Inclusion: A Preschool that Truly Cares About Other People’s Children
Published in ChicagoNow, March 25, 2015
Welcoming and including children with special needs has always been part of Cherry Preschool’s mission. But this Evanston preschool community not only talks the talk, it walks the walk. At its annual fundraiser on March 21, parents, teachers, and friends of the school raised their paddles to donate $35,000 to fund next year’s Inclusion Program. That’s right. They donated this money to ensure that other people’s children could attend Cherry Preschool with the support of classroom aides whose salaries they were underwriting.
I am so proud of the school I helped to found and directed prior to retiring. We always called ourselves “the little preschool that could,” and that mantra has stayed with this program as it has matured and grown. Cherry Preschool’s inclusion journey started in 1992 with a little boy with autism whose mother just hoped he could go to school with typically developing peers. That boy is now a young man who is very proud that he has never missed a day of work at his job at a north suburban bank.
Over the years that followed, the Inclusion Program grew. Almost 250 children with identified special needs have found a home at Cherry Preschool. They now comprise 10% of the preschool’s population. And the community embraces them and their families. As Rhonda Cohen, Cherry Preschool’s Child Development and Inclusion Director, explains:
“One of the phrases painted on the Cherry Preschool stairwell wall reads, The way we’re all alike is that we’re all different. Simple yet powerful words. Powerful because what it expresses is that EVERYONE belongs here. You belong whether you can walk or you can’t; whether you can speak or you can’t; whether you can see or hear or you can’t; whether you’re perfectly healthy or you have a medical condition requiring extra care; whether it’s easy for you to learn or you need extra help to do so. And as a parent, you belong regardless of your child’s abilities.”
Julie Vanderpool, parent of children with special needs, shared her journey at the recent fundraiser. People who have a child with special needs in their lives can relate to the challenges Julie’s family faced. Their options for preschool were limited. Private therapeutic schools were unaffordable. With two children needing to get to a dozen therapy sessions a week in addition to school, bringing her younger son to Cherry Preschool meant an hour of driving back and forth on top of all the other demands in her life. And yet, somehow, she made it happen.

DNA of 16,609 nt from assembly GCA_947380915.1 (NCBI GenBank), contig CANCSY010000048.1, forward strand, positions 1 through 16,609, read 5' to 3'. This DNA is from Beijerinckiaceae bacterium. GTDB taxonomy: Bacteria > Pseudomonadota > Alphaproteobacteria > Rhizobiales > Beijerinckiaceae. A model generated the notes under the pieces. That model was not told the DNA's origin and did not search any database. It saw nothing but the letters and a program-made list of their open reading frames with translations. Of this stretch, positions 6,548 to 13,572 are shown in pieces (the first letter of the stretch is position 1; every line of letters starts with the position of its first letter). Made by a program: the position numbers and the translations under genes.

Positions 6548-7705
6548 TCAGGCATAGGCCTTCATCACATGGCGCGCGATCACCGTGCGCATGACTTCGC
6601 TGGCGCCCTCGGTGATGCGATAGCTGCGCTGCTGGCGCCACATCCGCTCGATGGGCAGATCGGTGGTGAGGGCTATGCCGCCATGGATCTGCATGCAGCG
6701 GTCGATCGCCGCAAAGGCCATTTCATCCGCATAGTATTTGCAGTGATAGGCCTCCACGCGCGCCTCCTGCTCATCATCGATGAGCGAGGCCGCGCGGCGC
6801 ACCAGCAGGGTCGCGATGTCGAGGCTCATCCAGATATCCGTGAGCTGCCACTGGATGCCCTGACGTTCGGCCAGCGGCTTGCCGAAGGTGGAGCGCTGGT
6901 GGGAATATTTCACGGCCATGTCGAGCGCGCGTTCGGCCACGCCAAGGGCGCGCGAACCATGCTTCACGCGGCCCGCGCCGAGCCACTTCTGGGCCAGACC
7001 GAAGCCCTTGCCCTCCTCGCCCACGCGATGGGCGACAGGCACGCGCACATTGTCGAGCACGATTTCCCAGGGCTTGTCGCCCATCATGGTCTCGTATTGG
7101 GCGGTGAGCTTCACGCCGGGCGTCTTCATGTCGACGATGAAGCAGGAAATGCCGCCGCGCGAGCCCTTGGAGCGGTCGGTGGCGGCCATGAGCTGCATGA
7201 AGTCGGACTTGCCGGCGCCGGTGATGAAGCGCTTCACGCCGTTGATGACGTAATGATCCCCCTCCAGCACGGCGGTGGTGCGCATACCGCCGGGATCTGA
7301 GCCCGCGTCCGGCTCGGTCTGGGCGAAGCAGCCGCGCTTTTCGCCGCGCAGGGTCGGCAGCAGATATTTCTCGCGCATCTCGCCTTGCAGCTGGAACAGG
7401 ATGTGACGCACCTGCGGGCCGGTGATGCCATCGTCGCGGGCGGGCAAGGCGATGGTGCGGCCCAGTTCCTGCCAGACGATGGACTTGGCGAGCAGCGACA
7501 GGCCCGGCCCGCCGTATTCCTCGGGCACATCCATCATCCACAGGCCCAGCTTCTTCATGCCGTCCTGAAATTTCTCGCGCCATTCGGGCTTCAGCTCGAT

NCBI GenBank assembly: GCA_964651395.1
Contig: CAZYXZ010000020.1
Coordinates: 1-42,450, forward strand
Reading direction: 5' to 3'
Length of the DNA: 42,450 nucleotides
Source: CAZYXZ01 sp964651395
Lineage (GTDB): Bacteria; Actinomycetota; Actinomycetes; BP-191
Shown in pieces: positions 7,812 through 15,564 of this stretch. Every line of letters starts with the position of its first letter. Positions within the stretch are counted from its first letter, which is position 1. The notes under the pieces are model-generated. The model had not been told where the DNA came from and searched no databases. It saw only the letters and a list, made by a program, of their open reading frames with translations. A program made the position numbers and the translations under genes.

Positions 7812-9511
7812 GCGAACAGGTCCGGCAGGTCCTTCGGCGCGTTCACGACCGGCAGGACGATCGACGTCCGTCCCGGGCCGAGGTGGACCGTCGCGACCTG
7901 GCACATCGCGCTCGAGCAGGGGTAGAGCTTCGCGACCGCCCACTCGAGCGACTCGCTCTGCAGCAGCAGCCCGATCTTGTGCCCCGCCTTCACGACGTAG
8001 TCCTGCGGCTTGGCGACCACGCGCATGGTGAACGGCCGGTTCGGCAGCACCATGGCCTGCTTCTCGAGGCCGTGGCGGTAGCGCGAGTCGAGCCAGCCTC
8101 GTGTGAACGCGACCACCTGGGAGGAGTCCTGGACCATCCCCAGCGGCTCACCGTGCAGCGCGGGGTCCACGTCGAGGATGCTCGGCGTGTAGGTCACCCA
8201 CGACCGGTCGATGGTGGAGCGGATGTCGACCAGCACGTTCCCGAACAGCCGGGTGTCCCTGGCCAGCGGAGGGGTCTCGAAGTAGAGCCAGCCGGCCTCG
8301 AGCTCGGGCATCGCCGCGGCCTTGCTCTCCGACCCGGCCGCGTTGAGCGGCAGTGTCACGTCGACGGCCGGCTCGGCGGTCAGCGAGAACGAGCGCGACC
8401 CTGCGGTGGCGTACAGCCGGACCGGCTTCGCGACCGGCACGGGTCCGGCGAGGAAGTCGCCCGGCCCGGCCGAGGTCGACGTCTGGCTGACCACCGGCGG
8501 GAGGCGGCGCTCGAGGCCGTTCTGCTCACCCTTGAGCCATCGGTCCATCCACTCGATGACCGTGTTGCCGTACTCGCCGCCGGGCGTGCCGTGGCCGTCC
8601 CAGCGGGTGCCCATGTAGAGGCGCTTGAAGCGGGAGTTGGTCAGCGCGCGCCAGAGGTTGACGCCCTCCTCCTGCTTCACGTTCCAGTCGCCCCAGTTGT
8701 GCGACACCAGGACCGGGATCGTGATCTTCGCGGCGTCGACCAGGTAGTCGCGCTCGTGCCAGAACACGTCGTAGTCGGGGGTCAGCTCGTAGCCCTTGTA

Julie also pointed out an added benefit becoming part of the Cherry community. It was a great experience for her child, but it also unexpectedly helped her. When her family was hit by a medical crisis following the birth of her twins, the preschool pitched in to help and support them. She also learned how to advocate for the services her children.
“Our Cherry experience opened my eyes to a new perspective of educating a child with special needs. I learned that educational opportunities are not limited because your child has a disability. Through the monthly support group offered by Cherry for parents with children in the Inclusion Program, I gained the courage to learn about special education law and began advocating for my children.”
The Cherry Preschool community has held steadfast to what it believes. This play-based, independent preschool is above all a caring community for children and their families. Its child-friendly learning environment encourages the social, emotional, and intellectual growth of each child at his or her own rate. Children learn more than pre-kindergarten skills through developmentally appropriate practices. They also learn to appreciate others who are different from them and to see the ways in which all people are the same. Above all, children are respected, accepted, appreciated, and cherished for their unique personalities, cultures, needs, and learning styles. Cherry Preschool strives to include everyone – children with special needs and families with financial needs.
As Marian Wright Edelman said,
“The future which we hold in trust for our own children will be shaped by our fairness to other people’s children.”